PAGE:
Asyncio quick start

Interface classes

Python-sdbus works by declaring interface classes.

Interface classes for async IO should be derived from DbusInterfaceCommonAsync.

The class constructor takes interface_name keyword to determine the dbus interface name for all dbus elements declared in the class body.

Example:

from sdbus import DbusInterfaceCommonAsync


class ExampleInterface(DbusInterfaceCommonAsync,
                       interface_name='org.example.myinterface'
                       ):
    ...

Interface class body should contain the definitions of methods, properties and signals using decorators such as dbus_method_async(), dbus_property_async() and dbus_signal_async().

Example:

from sdbus import (DbusInterfaceCommonAsync, dbus_method_async,
                   dbus_property_async, dbus_signal_async)


class ExampleInterface(DbusInterfaceCommonAsync,
                       interface_name='org.example.myinterface'
                       ):
    # Method that takes an integer and multiplies it by 2
    @dbus_method_async('i', 'i')
    async def double_int(self, an_int: int) -> None:
        return an_int * 2

    # Read only property of str
    @dbus_property_async('s')
    def read_string(self) -> int:
        return 'Test'

    # Signal with a list of strings
    @dbus_signal_async('as')
    def str_signal(self) -> List[str]:
        raise NotImplementedError

Initiating proxy

DbusInterfaceCommonAsync provides two methods for proxying remote objects.

DbusInterfaceCommonAsync.new_proxy() class method bypasses the class __init__ and returns proxy object.

DbusInterfaceCommonAsync._proxify() should be used inside the __init__ methods if your class is a proxy only.

Recommended to create proxy classes that a subclass of the interface:

from sdbus import DbusInterfaceCommonAsync


class ExampleInterface(...):
    # Some interface class
    ...

class ExampleClient(ExampleInterface):
    def __init__(self) -> None:
        # Your client init can proxy to any object based on passed arguments.
        self._proxify('org.example.test', '/')

Note

Successfully initiating a proxy object does NOT guarantee that the dbus object exists.

Serving objects

DbusInterfaceCommonAsync.export_to_dbus() method will export the object to the dbus. After calling it the object becomes visible on dbus for other processes to call.

Example using ExampleInterface from before:

from sdbus import request_default_bus_name_async


loop = get_event_loop()

i = ExampleInterface()

async def start() -> None:
    # Acquire a name on the bus
    await request_default_bus_name_async('org.example.test')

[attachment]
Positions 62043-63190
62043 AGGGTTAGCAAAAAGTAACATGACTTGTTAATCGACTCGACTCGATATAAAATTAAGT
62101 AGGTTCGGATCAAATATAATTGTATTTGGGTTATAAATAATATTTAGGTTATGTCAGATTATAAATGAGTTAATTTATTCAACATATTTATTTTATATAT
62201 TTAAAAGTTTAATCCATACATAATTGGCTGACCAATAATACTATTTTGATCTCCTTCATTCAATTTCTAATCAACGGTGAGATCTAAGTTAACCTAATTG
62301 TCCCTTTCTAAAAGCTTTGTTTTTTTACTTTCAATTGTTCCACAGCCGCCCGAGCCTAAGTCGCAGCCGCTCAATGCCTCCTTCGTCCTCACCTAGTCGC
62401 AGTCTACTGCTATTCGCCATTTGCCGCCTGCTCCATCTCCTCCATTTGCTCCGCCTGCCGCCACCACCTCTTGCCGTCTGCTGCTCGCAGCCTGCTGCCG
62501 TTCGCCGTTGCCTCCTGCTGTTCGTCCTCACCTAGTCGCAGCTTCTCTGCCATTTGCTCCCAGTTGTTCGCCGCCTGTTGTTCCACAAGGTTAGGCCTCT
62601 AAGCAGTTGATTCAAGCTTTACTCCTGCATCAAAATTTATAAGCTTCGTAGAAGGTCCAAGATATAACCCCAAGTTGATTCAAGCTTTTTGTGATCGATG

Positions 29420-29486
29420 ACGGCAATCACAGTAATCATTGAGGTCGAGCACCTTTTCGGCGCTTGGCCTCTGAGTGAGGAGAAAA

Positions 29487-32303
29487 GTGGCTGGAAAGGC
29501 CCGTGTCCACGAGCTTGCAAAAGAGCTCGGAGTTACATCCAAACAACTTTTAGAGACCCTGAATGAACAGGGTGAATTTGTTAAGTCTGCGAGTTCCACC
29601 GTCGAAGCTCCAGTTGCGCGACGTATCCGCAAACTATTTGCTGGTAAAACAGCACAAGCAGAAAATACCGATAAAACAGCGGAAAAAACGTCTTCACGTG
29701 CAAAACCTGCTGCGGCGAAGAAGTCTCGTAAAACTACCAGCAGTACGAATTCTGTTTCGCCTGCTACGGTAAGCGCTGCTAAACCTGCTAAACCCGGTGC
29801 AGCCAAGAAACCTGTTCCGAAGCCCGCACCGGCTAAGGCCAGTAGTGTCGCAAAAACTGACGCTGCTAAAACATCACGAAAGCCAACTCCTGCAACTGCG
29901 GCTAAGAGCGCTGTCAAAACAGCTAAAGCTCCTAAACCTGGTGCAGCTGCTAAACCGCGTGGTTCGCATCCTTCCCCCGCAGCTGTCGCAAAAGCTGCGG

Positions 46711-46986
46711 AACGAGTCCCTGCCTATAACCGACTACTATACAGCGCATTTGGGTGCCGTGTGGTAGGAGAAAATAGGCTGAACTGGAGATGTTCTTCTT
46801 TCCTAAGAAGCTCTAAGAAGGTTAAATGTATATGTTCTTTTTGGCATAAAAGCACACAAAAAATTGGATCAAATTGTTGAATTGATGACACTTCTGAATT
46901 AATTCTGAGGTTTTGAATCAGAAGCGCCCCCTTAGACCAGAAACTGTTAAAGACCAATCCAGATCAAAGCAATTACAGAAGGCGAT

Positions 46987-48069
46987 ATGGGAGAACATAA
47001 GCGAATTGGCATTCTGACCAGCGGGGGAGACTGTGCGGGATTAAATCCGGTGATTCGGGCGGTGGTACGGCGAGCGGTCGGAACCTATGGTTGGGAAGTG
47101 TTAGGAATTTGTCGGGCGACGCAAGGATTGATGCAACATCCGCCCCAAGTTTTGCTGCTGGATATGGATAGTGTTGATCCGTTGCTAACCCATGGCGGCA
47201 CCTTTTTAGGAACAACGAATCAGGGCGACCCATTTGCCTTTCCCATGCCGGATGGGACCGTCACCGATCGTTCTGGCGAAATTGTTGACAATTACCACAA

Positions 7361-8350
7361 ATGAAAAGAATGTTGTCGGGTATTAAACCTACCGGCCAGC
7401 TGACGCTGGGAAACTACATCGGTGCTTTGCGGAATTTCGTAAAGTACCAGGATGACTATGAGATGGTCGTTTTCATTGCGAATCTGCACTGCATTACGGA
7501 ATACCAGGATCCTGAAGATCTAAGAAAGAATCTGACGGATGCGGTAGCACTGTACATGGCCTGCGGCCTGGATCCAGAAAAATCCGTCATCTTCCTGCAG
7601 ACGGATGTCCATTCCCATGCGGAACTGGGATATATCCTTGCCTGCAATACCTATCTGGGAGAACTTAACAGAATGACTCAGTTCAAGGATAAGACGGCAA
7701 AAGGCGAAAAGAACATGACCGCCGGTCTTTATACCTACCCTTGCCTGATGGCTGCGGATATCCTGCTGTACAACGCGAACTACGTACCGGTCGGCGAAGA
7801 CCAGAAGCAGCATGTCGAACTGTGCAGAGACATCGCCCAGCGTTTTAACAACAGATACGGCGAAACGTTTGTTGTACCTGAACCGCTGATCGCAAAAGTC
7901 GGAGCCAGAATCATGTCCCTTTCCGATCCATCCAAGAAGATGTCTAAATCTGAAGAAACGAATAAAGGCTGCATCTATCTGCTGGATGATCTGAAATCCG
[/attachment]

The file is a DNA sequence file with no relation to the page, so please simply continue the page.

# Start serving at / path
    i.export_to_dbus('/')

loop.run_until_complete(start())
loop.run_forever()

Connection transparency

The interface objects are designed to be transparent to their connection status. This means if the object not proxied to remote the calls to decorated methods will still work in the local scope.

This is the call to local object:

i = ExampleInterface()

async def test() -> None:
    print(await i.double_int(5))  # Will print 10

This is a call to remote object at 'org.example.test' service name and '/' path:

i = ExampleInterface.new_proxy('org.example.test', '/')

async def test() -> None:
    print(await i.double_int(5))  # Will print 10

Methods

Methods are async function calls wrapped with dbus_method_async() decorator. (see the API reference for decorator parameters)

Methods have to be async function, otherwise AssertionError will be raised.

While method calls are async there is a inherit timeout timer for any method call.

To return an error to caller you need to raise exception which has a DbusFailedError as base. Regular exceptions will not propagate.

See Exceptions.

Example:

from sdbus import DbusInterfaceCommonAsync, dbus_method_async


class ExampleInterface(...):

    ...
    # Body of some class

    # Method that takes a string
    # and returns uppercase of that string
    @dbus_method_async(
        input_signature='s',
        result_signature='s',
        result_args_names=('uppercased', )  # This is optional but
                                            # makes arguments have names in
                                            # instrospection data.
    )
    async def upper(self, str_to_up: str) -> str:
        return str_to_up.upper()